We must not think of ourselves as monsters or cancers doing grievous harm to an innocent Nature. That mentality is wrong. It already separates us from Nature, which is the source of the problem in the first place. We are of Nature and will always have the right to be here. Earth is sick without us. We are part of it and should remain. But we need to stop making our Earth sick by our behaviour. We need to adjust our thinking and ways of living so that we fit better with the other living things around us, acknowledging that we are just one part of the sangha of Boundless Life. In the Pure Land, the beings and the trees, birds, and pools all exist in absolute harmony, and that is why it is pure and beautiful. We need to return to harmony, for the health of ourselves, the trees, birds, and waters of this Earth of which we are a part. A good example of this awareness is found in Winnipeg, where the local Jodo Shinshu Buddhists inducted an elm tree outside the temple as a member of the congregation.

Environmental concerns have been part of the Jodo Shinshu temples in North America for decades. One of the recent manifestations is the EcoSangha movement within the Buddhist Churches of America. EcoSangha recognizes our role as members of the sangha of Boundless Life and the responsibility this entails. Local participants work to educate their temple about how to follow sustainable practices, and host events exploring the intersection of Buddhism and ecology.

The BCA’s EcoSangha movement was founded by Jodo Shinshu minister Rev. Donald Castro, with important organizational support from lay leader Karen Akahoshi. As part of his Buddhist ecological ministry, Rev. Castro teaches a unique form of naikan. Naikan is a Japanese psychotherapy, derived from Jodo Shinshu Buddhism. In EcoSangha naikan, the practitioner is encouraged to ask themselves three questions every day and reflect on the answers: What have I done today for Mother Earth? What have I done today to Mother Earth? What has Mother Earth done today for me? From this comes deepened awareness and commitment.

We can extend this to the level of the sangha, so that the temple reflects: what have we done for Mother Earth? What have we done today to Mother Earth? What has Mother Earth done for us today? This stimulates a desire to make the practices of the sangha as ecologically sustainable as possible, and to make the temple as positive a presence in the land as possible. Naturally this leads on to the wider community level, where we as citizens ask what we have done for, done to, and received from Mother Earth, and thus with awareness and gratitude work to reshape society’s impact on and relationship to our environment.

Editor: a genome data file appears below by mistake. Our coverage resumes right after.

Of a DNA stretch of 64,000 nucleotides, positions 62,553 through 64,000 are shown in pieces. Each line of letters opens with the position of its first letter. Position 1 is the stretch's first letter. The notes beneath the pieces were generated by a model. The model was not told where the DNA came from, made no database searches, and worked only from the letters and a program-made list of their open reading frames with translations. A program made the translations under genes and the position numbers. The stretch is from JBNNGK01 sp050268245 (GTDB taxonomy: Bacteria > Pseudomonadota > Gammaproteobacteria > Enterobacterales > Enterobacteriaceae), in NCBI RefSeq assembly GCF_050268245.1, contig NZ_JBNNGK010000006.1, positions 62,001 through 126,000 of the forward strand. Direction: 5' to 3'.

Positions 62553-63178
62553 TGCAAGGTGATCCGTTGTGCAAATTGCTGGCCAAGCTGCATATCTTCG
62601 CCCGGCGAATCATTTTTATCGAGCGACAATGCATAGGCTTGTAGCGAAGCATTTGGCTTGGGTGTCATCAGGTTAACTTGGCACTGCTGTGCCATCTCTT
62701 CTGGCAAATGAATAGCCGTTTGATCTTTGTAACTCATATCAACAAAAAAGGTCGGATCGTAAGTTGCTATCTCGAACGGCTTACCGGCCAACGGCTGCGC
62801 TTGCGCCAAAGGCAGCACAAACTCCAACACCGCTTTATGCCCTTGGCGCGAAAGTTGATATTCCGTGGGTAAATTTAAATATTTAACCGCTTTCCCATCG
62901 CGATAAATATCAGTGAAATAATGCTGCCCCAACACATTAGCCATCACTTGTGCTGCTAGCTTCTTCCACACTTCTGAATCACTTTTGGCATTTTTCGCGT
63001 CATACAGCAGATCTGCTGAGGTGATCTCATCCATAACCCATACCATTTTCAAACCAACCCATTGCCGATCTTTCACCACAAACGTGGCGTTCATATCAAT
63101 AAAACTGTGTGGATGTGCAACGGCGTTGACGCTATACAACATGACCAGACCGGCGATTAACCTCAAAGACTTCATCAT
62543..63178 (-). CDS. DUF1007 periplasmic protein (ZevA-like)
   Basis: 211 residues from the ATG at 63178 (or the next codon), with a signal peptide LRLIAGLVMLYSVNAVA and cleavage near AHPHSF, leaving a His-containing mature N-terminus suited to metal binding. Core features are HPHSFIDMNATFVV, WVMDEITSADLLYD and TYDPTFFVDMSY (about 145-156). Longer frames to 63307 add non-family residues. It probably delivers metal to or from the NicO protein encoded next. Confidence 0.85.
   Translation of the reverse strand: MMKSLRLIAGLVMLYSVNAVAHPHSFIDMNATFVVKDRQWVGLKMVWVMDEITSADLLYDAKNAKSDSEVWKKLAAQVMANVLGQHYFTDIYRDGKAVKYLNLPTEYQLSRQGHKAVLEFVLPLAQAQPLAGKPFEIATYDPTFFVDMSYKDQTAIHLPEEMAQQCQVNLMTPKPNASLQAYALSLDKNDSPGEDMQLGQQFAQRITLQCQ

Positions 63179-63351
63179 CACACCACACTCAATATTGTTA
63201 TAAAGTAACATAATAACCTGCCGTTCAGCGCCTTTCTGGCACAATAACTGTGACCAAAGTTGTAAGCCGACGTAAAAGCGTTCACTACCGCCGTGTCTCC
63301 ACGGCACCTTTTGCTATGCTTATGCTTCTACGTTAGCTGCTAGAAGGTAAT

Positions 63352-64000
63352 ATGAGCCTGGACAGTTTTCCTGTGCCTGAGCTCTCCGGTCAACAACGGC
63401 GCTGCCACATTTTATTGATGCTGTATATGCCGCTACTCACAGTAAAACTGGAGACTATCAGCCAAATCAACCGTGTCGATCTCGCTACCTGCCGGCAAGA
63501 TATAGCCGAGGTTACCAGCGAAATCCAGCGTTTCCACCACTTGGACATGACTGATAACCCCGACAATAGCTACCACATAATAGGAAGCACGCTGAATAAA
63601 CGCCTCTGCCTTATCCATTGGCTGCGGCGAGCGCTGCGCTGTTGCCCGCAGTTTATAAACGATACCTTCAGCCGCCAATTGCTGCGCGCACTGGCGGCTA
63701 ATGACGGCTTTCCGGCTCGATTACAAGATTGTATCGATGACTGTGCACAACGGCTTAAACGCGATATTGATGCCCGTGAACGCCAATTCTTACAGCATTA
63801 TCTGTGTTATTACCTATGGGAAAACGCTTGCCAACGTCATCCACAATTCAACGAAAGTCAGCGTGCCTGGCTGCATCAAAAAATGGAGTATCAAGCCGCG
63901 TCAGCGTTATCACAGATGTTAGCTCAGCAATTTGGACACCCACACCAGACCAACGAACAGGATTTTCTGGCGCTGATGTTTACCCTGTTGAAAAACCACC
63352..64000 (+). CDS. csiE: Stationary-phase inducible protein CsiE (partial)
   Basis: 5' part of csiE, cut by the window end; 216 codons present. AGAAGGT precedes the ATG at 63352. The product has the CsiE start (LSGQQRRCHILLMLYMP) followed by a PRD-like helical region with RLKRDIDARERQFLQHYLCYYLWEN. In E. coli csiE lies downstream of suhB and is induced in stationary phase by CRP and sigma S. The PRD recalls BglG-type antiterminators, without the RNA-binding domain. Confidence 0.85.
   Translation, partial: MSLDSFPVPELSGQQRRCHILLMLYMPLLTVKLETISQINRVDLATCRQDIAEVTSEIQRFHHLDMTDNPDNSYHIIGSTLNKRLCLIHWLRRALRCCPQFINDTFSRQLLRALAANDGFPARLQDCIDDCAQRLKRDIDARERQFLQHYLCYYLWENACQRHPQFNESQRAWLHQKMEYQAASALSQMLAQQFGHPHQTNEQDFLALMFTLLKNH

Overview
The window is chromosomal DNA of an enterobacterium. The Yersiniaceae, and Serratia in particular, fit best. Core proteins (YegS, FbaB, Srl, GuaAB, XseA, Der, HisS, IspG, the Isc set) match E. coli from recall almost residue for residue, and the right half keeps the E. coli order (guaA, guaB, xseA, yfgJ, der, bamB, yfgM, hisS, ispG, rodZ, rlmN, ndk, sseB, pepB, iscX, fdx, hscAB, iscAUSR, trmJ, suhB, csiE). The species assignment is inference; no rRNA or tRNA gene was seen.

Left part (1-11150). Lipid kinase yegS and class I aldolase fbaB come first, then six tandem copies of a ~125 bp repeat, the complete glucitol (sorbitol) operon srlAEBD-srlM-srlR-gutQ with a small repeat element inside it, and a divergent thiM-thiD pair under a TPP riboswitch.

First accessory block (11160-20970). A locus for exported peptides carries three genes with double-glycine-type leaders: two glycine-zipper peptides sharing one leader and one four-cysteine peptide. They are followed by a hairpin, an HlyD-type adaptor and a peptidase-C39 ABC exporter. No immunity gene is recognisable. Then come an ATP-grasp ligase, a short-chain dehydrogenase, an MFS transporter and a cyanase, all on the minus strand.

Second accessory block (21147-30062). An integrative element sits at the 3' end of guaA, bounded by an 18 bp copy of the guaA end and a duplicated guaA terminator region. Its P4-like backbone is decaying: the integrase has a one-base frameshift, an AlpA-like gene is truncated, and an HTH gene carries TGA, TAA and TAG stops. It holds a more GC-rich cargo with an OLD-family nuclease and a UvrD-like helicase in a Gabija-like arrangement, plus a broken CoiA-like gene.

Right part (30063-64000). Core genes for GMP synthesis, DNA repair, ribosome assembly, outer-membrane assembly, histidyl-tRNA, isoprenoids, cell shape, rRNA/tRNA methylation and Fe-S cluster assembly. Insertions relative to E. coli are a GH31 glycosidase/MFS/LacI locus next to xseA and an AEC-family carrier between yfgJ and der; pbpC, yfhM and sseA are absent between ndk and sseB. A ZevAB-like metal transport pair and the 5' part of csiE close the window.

Rev. Castro places particular emphasis on the classic image of the seated Buddha reaching down to touch the earth with his hand. When the Buddha touches the Earth, it speaks and says he has a right to be here, on the seat of enlightenment. It is a moment of mutual recognition: the Buddha recognizes that the Earth has been his partner in awakening, and the Earth recognizes that the Buddha has struggled against his greed and ignorance to reach a point of genuine understanding and compassion. It is Buddha and Earth seeing each other, after a long journey of awakening together. Nor is it the only or first touch. Even before the Buddha extends his hand, he is touching the Earth with his legs and body. He is touching the Earth’s air with his skin and hair. He is touching it constantly because it is constantly supporting him. But perhaps until that hand reaches out, he is not fully in touch with the Earth and the interdependent web that supports and nurtures his life and awakening. It is only at the moment which leads to buddhahood that he discovers the depth of his debt and interwovenness, and reaches out in kinship to all that supports him. This gesture is undertaken by all bodhisattvas as they near awakening. Dharmakara Bodhisattva too, in the process of becoming Boundless Life, touched the Earth and was affirmed by it.

According to the sutras, the Pure Land is filled with music. It’s basically a non-stop concert or rave, as music fills the air. Not only are there musicians, but the wind in the trees also makes delightful music. And then there are the birds. As the Smaller Pure Land Sutra describes: 

In the Pure Land there are always many kinds of rare and beautiful birds of various colours, such as swans, peacocks, parrots, mynah birds, kalavinkas, and gumyochos. Six times a day birds sing with melodious and delicate sounds, which proclaim such teachings as the five roots of goodness, the five powers, the seven practices leading to Enlightenment, and the Noble Eightfold Path. On hearing them, all the people of that land are mindful of the Buddha, the Dharma, and the Sangha…. These birds are manifested by Amida so that their singing can proclaim and spread the Dharma.

So, there are six types of birds that are named as species that live in the Pure Land. And they are more than just animals: they are themselves teachers, who demonstrate the Dharma to us.

The last bird on the list is the gumyocho, which is not an ordinary species. We can see carvings of it on the altar tables placed before the statue of Amida Buddha in Jodo Shinshu temples. It’s unmistakable: it has two heads. This is part of its teaching function. There’s a famous story about this bird. The two heads had their own personalities and, being self-centred like all of us, they often quarreled. One head became extremely angry at the other, seeing it as an enemy. So it gave some poisoned food to the other head to kill it. Of course, since they shared a single body, they both died. As the first head was dying, it realized the utter foolishness of its actions and was awakened, and Amida Buddha placed the bird in the Pure Land so that it could teach its insight to others. The meaning of this story is pretty clear: it illustrates the Buddhist principle that we are all connected and that what hurts another person also hurts ourselves.